Ten Days In Space

Astronaut Mary Cleave in 1985

Earth’s landforms and scenery are just breathtaking: The sense of fulfillment a person gets by taking a photograph of Niagara Falls or the Grand Canyon cannot be replicated. The Earth contains beautiful shining oceans, magnificent mountains and vast forests containing humanity’s roots. But imagine viewing these features in a different way than we are used to, seeing the Earth from a completely different perspective that is foreign to just about every single person to have walked this Earth. Imagine seeing all of humanity, every ocean, every continent, from space.

Mary Cleave, former U.S. Space Shuttle astronaut, recently helped to establish the Countdown to Apollo at 50 program, an 18-month project at the Cradle of Aviation Museum to honor the 50th anniversary of the first successful Apollo mission on July 20, 1969. Cleave, who grew up in Great Neck, spoke at multiple press conferences, including one held at an assembly for more than 150 students on Long Island, to discuss her experience in space and her goals for the program.

Astronaut Mary Cleave in uniform

“We have an opportunity to create a renewed excitement for science and technology by celebrating the accomplishments of the Apollo program and inspiring a new generation of scientists, engineers and astronauts,” said a representative from the Cradle of Aviation Museum.

Cleave graduated from Great Neck North High School in 1965, receiving her bachelor of science degree in Biological Sciences, a master of sciences in Microbial Ecology and a doctorate in Civil and Environmental Engineering before landing the position of astronaut in 1980. Cleave participated in the development of flight software verification for the Shuttle Avionics Integration Laboratory (SAIL) and performed technical work as a capsule communicator (capcom) for five Space Shuttle flights. Cleave, a veteran of two space flights, has logged a total of 10 days, 22 hours, two minutes and 24 seconds in space, orbiting the earth 172 times and traveling 3.94-million miles.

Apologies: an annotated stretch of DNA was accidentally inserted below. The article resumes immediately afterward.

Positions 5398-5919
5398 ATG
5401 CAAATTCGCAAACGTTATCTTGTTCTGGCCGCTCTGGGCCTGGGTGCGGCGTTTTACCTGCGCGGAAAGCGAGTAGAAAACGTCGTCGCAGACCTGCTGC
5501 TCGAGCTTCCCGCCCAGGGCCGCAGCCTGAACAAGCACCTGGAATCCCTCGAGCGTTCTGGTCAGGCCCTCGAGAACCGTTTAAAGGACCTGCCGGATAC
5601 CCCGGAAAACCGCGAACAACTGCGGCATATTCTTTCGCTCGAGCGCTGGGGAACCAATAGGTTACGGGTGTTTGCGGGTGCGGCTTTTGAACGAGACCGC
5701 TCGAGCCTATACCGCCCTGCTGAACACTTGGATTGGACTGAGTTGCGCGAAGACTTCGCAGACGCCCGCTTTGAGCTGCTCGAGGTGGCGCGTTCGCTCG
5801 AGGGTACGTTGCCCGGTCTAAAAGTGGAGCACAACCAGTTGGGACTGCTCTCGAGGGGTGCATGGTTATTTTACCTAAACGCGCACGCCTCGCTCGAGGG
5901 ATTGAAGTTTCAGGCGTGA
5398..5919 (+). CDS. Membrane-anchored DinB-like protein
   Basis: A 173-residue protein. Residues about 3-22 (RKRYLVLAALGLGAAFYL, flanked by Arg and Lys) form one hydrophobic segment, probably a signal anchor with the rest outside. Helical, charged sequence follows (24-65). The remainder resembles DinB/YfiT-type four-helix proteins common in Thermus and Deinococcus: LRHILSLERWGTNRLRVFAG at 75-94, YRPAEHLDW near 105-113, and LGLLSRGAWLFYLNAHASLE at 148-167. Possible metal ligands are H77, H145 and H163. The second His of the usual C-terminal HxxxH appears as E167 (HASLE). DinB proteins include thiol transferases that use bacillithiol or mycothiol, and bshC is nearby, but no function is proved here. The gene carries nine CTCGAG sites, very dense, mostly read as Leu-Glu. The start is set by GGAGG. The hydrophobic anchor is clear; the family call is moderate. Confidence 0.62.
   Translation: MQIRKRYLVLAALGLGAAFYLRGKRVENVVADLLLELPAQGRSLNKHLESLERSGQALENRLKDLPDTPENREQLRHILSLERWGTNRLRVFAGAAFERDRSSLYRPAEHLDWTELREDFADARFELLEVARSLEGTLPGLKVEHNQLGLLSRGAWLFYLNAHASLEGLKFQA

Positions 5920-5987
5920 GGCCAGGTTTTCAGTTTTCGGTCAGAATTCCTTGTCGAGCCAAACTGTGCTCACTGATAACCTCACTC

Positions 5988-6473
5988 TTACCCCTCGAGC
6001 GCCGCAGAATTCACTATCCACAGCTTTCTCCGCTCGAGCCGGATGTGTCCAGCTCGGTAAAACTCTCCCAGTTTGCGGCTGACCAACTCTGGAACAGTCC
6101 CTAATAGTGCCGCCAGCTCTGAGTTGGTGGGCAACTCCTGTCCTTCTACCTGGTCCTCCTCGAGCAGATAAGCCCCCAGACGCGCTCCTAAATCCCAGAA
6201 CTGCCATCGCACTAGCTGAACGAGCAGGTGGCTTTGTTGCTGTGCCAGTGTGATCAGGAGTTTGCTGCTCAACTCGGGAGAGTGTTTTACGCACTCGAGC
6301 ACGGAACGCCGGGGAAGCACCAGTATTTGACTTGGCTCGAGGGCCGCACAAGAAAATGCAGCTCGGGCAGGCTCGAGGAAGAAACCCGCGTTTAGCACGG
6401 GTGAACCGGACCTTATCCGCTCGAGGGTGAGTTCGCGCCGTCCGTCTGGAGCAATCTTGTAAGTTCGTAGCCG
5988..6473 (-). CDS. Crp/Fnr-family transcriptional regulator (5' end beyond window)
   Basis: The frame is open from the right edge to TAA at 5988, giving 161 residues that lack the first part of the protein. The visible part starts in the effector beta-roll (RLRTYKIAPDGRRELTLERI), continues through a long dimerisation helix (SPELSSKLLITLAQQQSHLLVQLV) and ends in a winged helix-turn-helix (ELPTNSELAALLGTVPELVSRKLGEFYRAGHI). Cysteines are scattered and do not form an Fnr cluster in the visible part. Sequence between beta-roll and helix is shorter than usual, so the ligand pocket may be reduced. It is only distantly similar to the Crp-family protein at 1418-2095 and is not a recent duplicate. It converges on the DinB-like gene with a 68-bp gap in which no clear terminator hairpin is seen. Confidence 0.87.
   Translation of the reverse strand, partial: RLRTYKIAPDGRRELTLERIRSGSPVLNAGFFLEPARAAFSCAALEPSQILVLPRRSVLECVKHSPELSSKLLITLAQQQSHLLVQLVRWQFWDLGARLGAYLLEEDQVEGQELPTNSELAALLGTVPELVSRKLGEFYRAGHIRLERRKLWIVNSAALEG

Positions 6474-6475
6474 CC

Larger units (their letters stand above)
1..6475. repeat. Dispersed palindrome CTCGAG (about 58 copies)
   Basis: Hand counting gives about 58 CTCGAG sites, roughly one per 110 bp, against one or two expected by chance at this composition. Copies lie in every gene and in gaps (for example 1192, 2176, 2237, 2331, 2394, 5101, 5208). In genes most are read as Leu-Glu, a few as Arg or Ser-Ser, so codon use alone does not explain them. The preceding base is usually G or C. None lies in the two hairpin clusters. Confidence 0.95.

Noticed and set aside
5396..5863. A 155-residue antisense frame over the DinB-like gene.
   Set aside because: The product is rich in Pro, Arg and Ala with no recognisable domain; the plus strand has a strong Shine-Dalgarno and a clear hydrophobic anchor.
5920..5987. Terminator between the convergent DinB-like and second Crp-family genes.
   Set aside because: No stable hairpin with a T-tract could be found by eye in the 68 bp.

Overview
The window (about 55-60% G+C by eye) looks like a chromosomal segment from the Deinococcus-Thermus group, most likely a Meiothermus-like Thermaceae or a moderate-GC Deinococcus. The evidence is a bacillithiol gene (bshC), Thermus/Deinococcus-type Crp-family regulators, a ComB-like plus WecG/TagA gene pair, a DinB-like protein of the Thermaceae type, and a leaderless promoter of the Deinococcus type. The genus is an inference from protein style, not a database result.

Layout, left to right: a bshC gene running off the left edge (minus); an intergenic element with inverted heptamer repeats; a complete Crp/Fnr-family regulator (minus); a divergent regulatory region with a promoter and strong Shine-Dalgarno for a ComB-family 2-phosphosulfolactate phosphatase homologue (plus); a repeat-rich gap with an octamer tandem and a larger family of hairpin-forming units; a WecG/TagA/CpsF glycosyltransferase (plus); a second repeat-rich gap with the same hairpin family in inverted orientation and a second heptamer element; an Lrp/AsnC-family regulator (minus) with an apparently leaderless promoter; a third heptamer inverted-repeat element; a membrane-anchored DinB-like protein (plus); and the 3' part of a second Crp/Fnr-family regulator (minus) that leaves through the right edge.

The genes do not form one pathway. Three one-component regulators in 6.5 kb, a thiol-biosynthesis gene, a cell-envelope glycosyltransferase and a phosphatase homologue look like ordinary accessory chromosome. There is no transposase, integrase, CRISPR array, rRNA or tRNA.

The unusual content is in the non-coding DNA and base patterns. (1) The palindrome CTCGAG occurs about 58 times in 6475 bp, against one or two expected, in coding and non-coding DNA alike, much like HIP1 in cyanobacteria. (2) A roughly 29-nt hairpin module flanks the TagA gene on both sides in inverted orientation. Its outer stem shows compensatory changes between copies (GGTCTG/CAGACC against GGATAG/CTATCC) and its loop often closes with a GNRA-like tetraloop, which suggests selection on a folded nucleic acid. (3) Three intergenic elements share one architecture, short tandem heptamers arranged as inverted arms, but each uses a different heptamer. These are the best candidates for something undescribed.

Astronaut Mary Cleave (center) is surrounded by her crew.

“In the shuttle, you go around the Earth every 1.5 hours and across the U.S. in about 7.5 minutes. It gives you a great appreciation of how small our home planet really is,” Cleave said. “You can do as many flips as you want, no problem.”

Long Island played a rather astronomical role in the development of Apollo 50 years early, prompting the Cradle of Aviation Museum and its partners to begin the event. Cleave, alongside a few other Long Island–based astronauts and museum staff, helped to introduce the program, which features a monthly speaker series featuring astronauts, writers, artists and engineers who were influenced by the Apollo program as well as a variety of educational programs and competition for middle and high school students.

Astronaut Mary Cleave with her crew

“Many of these lectures will be beamed to schools and children’s hospitals around the country,” Andrew Parton, executive director of the museum, said about the program’s emphasis of student education. “In addition, we’ll be partnering with Hofstra University on an academic conference and the Buzz Aldrin Space Foundation on Mars mapping program for schoolchildren.”

Cleave reflected that the program will be instrumental in shaping how future generations view space exploration and how older generations appreciate the work that a handful of astronauts from Long Island accomplished over the course of 50 years. Cleave hopes that her work and findings in space will impact not only the museum exhibits and lectures but also students across the globe interested in space, but lack the resources to grow their appreciation for space exploration.

Astronaut Mary Cleave (center) and her crew inside the space ship

“These types of opportunities were just opening up for women at the time, so I was one of the first women to have a great impact on space exploration,” Cleave reflected. “I sincerely hope that studying about the Apollo program will give students a greater appreciation for space exploration.”

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